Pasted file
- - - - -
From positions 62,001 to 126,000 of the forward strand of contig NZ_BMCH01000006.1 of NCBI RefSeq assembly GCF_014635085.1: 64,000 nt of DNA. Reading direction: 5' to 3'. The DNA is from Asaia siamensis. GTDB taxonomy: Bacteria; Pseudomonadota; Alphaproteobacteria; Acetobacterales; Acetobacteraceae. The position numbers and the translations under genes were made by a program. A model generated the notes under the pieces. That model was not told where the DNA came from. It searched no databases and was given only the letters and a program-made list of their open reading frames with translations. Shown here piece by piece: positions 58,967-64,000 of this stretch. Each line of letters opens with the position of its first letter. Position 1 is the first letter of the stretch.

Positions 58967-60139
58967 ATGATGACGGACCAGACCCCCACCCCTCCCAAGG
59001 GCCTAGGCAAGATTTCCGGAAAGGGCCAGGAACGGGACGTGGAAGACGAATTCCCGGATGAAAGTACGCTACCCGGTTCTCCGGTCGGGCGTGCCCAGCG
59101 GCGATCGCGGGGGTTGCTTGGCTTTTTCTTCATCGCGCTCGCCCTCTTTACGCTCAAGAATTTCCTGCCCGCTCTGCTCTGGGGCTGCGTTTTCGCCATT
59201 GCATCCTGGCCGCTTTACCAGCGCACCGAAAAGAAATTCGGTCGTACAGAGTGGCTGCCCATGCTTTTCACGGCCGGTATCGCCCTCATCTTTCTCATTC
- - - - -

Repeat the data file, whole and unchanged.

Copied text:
From positions 62,001 to 126,000 of the forward strand of contig NZ_BMCH01000006.1 of NCBI RefSeq assembly GCF_014635085.1: 64,000 nt of DNA. Reading direction: 5' to 3'. The DNA is from Asaia siamensis. GTDB taxonomy: Bacteria; Pseudomonadota; Alphaproteobacteria; Acetobacterales; Acetobacteraceae. The position numbers and the translations under genes were made by a program. A model generated the notes under the pieces. That model was not told where the DNA came from. It searched no databases and was given only the letters and a program-made list of their open reading frames with translations. Shown here piece by piece: positions 58,967-64,000 of this stretch. Each line of letters opens with the position of its first letter. Position 1 is the first letter of the stretch.

Positions 58967-60139
58967 ATGATGACGGACCAGACCCCCACCCCTCCCAAGG
59001 GCCTAGGCAAGATTTCCGGAAAGGGCCAGGAACGGGACGTGGAAGACGAATTCCCGGATGAAAGTACGCTACCCGGTTCTCCGGTCGGGCGTGCCCAGCG
59101 GCGATCGCGGGGGTTGCTTGGCTTTTTCTTCATCGCGCTCGCCCTCTTTACGCTCAAGAATTTCCTGCCCGCTCTGCTCTGGGGCTGCGTTTTCGCCATT
59201 GCATCCTGGCCGCTTTACCAGCGCACCGAAAAGAAATTCGGTCGTACAGAGTGGCTGCCCATGCTTTTCACGGCCGGTATCGCCCTCATCTTTCTCATTC